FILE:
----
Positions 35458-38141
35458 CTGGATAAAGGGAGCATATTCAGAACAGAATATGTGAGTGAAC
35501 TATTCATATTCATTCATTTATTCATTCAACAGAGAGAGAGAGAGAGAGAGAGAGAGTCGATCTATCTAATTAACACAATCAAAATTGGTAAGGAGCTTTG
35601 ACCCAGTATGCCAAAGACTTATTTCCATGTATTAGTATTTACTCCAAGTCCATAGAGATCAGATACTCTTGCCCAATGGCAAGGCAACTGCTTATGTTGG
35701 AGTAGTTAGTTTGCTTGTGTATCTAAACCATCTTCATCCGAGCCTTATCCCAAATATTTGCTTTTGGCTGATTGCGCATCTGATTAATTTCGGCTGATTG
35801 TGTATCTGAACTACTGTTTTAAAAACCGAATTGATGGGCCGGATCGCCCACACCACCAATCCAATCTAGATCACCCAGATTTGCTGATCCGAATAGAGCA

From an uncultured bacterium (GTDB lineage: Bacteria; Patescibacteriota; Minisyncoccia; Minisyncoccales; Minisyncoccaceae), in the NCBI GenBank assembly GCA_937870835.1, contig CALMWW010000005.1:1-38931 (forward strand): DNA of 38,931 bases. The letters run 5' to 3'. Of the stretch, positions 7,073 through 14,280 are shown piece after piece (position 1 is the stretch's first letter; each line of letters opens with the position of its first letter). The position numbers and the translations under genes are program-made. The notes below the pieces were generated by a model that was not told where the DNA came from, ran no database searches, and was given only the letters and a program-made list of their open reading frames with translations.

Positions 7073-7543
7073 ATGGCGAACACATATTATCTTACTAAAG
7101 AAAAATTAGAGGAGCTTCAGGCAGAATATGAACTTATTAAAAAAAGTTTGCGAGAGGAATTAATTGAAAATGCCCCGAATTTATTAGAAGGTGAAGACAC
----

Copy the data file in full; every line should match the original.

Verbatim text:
Positions 35458-38141
35458 CTGGATAAAGGGAGCATATTCAGAACAGAATATGTGAGTGAAC
35501 TATTCATATTCATTCATTTATTCATTCAACAGAGAGAGAGAGAGAGAGAGAGAGAGTCGATCTATCTAATTAACACAATCAAAATTGGTAAGGAGCTTTG
35601 ACCCAGTATGCCAAAGACTTATTTCCATGTATTAGTATTTACTCCAAGTCCATAGAGATCAGATACTCTTGCCCAATGGCAAGGCAACTGCTTATGTTGG
35701 AGTAGTTAGTTTGCTTGTGTATCTAAACCATCTTCATCCGAGCCTTATCCCAAATATTTGCTTTTGGCTGATTGCGCATCTGATTAATTTCGGCTGATTG
35801 TGTATCTGAACTACTGTTTTAAAAACCGAATTGATGGGCCGGATCGCCCACACCACCAATCCAATCTAGATCACCCAGATTTGCTGATCCGAATAGAGCA

From an uncultured bacterium (GTDB lineage: Bacteria; Patescibacteriota; Minisyncoccia; Minisyncoccales; Minisyncoccaceae), in the NCBI GenBank assembly GCA_937870835.1, contig CALMWW010000005.1:1-38931 (forward strand): DNA of 38,931 bases. The letters run 5' to 3'. Of the stretch, positions 7,073 through 14,280 are shown piece after piece (position 1 is the stretch's first letter; each line of letters opens with the position of its first letter). The position numbers and the translations under genes are program-made. The notes below the pieces were generated by a model that was not told where the DNA came from, ran no database searches, and was given only the letters and a program-made list of their open reading frames with translations.

Positions 7073-7543
7073 ATGGCGAACACATATTATCTTACTAAAG
7101 AAAAATTAGAGGAGCTTCAGGCAGAATATGAACTTATTAAAAAAAGTTTGCGAGAGGAATTAATTGAAAATGCCCCGAATTTATTAGAAGGTGAAGACAC